Topology of data types


Martin Escardo, University of Birmingham


It is known from various lines of attack (intuitionistic and constructive mathematics, recursion theory, domain theory, programming language semantics, type-two theory of effectivity) that domains of computation, or data types, are topological spaces, and that computable maps are continuous. Moreover, the topologies that arise are familiar. For instance, computable functions on infinite sequences of binary digits are continuous with respect to the Cantor topology. Many applications of the topology of data types are known in the theory of computation. To give a simple example, it follows from the compactness of the Cantor space that equality of integer-valued predicates on the Cantor space is decidable.

We approach this from what we call \emph{synthetic topology}. The idea is to define topological notions (such as continuous map, open set, discrete space, Hausdorff space, compact space) by means of familiar computational concepts (computable function, semidecidable set, set with semidecidable equality, set with semidecidable apartness, set over which one can universally quantify by computational means), and prove topological theorems about them by computational means. For example: (1) Compactness of the Cantor space is proved by constructing a program for universally quantifying over it. (2) The theorem that a compact subspace $Q$ of a Hausdorff space $X$ is closed has the following computational manifestation: If we can computationally tell distinct points of $X$ apart and we can computationally quantify over $Q$, then we can computationally semidecide the complement of $Q$. The proof is the evident algorithm that defines the semidecision function for the complement of $Q$ from the apartness map of $X$ by universally quantifying over $Q$.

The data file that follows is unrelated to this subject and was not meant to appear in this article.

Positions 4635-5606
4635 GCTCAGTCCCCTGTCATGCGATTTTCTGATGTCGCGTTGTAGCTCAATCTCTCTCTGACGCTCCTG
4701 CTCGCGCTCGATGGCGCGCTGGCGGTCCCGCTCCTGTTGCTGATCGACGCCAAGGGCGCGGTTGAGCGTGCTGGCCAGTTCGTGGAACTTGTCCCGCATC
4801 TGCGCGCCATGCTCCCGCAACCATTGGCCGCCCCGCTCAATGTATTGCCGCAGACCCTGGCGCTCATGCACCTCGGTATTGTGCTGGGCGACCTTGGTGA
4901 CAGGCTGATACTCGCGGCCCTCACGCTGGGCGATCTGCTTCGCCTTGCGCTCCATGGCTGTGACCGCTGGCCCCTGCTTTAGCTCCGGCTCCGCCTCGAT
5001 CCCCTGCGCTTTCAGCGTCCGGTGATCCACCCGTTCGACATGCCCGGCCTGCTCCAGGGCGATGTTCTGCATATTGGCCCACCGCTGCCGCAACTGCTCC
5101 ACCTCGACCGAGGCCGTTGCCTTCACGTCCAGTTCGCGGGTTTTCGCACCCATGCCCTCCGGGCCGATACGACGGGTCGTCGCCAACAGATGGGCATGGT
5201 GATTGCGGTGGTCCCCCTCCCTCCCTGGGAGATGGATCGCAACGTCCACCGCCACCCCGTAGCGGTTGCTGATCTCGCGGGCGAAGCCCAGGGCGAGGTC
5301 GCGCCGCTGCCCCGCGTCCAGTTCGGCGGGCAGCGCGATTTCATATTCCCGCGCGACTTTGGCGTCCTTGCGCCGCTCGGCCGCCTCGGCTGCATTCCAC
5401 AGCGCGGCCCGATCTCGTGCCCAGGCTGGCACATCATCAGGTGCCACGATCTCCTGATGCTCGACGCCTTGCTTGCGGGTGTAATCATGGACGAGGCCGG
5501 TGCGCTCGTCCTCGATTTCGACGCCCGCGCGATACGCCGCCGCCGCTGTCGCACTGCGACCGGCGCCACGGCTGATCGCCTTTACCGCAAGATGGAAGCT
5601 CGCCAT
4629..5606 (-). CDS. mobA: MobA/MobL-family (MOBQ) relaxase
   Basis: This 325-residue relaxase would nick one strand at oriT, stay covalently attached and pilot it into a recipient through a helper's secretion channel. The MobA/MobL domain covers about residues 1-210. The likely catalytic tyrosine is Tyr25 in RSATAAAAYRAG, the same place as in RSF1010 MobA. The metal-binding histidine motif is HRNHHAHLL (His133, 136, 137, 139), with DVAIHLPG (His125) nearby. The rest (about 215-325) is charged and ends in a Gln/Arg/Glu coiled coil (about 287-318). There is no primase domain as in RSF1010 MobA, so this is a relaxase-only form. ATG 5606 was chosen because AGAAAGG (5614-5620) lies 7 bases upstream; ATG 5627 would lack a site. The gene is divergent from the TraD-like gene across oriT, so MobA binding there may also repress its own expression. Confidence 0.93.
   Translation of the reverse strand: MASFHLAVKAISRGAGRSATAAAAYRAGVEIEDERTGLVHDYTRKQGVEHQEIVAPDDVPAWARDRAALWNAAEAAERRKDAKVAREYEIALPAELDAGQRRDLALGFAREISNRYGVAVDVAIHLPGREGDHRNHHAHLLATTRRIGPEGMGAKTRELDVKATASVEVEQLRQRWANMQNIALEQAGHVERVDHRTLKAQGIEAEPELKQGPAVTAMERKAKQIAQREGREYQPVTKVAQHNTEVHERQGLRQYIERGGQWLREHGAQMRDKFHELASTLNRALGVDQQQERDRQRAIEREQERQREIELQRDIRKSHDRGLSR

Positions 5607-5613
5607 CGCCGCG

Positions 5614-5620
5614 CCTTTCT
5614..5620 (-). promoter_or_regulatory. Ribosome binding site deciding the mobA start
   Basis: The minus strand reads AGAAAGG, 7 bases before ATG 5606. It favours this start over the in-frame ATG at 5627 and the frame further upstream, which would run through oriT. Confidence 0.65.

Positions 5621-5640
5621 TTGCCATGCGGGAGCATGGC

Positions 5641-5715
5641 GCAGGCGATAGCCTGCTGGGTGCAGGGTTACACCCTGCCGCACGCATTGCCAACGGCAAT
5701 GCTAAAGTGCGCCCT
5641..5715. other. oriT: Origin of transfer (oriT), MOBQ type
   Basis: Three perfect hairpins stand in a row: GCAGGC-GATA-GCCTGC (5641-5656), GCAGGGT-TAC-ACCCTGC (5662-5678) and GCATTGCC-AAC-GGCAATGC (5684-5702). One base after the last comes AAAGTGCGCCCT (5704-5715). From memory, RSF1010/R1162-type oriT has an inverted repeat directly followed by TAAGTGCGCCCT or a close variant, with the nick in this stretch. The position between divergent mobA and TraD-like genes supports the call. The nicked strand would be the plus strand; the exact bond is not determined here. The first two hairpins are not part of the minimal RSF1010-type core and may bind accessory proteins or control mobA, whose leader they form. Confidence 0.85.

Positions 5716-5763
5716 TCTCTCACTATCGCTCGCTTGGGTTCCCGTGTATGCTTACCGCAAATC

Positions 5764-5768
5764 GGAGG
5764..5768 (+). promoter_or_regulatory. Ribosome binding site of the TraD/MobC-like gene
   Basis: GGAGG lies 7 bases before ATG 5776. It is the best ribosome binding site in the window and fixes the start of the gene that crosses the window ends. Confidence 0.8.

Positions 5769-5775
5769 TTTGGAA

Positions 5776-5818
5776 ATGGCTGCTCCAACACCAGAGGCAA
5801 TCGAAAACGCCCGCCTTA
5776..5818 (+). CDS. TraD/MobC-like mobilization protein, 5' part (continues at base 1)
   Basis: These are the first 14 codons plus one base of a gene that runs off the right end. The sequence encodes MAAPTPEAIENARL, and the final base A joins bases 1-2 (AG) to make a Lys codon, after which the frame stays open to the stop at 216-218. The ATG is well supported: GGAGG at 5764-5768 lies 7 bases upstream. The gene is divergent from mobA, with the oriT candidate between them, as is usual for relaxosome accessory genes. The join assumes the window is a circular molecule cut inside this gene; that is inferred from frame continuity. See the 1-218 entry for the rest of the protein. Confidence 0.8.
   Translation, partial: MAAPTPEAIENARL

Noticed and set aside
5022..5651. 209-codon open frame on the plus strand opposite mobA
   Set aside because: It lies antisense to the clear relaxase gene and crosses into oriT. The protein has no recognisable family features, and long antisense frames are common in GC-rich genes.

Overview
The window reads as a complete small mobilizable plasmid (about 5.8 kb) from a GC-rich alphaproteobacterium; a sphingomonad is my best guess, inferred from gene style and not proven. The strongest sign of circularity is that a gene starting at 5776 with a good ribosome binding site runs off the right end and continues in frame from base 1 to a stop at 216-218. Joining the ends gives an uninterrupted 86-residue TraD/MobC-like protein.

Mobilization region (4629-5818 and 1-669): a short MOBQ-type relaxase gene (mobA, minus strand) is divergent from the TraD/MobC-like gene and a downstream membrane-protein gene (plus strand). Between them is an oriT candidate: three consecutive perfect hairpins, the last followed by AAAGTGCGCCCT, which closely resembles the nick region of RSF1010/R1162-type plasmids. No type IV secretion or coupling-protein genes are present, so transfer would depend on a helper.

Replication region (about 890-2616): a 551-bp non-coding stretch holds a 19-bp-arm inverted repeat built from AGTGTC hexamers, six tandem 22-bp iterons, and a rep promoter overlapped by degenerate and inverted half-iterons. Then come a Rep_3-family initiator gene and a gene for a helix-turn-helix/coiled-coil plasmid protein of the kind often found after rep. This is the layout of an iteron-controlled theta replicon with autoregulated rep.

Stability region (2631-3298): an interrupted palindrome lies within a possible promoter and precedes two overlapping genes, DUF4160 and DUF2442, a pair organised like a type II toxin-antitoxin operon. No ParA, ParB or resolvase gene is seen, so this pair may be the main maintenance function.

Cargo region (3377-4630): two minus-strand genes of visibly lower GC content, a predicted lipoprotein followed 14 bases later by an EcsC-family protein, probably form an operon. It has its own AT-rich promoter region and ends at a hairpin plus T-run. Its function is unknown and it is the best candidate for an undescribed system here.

At a later stage, we convince ourselves that both the synthetic definitions and the computational proofs match the classical topological ones. In fact, after having developed synthetic topology, we turn the programme on its head: We show that one can cheaply develop the core of classical topology via the lambda-calculus.


See Martin's paper Topology of data types, the course will cover Chapters 1-5, and some bits of Chapter 12.

Thorsten Altenkirch
Last modified: Thu Jan 29 12:24:11 GMT 2004